I used to be a lobbyist.

When I first strolled the long halls of the Rayburn House office building, a marble monolith of bureaucracy, I was overcome with a surreal feeling of wonderment. There's a lot of history here, and occasionally I found myself swept up in what felt like the entire span of democratic civilization. Tourists stand, mouths agape and camera shutters firing, witnessing the same veneer of mythical magnitude. In D.C., romanticism often trumps reality.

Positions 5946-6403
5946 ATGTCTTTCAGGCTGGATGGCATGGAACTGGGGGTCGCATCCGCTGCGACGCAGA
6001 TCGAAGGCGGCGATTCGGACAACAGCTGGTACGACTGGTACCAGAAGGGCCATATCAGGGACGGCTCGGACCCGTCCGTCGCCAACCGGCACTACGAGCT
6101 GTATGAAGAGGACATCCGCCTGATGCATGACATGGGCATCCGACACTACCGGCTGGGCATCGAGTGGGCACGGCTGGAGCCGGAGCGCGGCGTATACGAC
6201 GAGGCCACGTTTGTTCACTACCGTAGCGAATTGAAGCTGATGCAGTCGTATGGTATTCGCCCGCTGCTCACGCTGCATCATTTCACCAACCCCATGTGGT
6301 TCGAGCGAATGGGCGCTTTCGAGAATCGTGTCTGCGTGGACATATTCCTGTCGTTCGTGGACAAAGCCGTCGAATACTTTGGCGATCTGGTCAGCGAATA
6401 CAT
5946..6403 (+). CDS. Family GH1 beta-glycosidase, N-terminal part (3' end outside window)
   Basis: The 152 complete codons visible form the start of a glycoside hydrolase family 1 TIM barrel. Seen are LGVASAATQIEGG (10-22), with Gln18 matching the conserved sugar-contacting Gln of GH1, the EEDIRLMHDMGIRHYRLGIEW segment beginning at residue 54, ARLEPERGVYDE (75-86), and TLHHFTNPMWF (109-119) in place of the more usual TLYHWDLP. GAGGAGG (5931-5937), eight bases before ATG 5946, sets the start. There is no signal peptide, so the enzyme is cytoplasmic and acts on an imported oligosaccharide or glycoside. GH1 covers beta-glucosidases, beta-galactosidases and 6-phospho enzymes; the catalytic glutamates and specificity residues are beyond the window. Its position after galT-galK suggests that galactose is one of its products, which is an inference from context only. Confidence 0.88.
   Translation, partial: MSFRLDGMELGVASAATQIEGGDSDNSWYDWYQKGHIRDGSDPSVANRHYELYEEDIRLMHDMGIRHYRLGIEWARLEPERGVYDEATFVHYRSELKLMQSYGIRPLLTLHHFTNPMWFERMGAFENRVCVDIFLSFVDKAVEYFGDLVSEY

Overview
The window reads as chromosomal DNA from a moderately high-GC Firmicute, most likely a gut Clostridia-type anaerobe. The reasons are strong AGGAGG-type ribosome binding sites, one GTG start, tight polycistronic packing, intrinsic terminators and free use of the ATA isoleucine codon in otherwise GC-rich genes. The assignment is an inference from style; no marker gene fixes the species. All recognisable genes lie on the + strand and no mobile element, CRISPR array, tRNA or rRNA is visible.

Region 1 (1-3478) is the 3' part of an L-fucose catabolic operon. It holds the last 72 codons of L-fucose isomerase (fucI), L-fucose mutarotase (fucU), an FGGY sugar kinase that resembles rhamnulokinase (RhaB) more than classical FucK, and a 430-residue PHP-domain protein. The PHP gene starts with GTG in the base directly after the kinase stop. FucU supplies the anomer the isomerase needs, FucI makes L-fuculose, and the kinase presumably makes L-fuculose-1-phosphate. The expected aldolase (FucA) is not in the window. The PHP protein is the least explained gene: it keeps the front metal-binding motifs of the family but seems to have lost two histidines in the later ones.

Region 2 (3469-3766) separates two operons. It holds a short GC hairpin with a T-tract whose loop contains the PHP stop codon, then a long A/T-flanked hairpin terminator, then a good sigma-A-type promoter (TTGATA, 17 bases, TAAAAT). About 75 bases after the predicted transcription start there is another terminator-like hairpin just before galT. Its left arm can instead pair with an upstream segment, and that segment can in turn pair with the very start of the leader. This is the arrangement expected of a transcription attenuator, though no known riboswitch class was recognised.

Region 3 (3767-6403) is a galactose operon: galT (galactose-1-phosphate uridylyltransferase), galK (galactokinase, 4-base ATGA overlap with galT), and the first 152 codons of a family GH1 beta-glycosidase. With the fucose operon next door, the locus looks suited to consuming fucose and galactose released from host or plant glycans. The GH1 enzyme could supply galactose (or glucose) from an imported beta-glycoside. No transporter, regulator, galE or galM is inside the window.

This, I thought, this is where everything happens. This is where noble members of the public trust harness enlightened traditions and institutions to advance the common interest.

But then I met the members of Congress.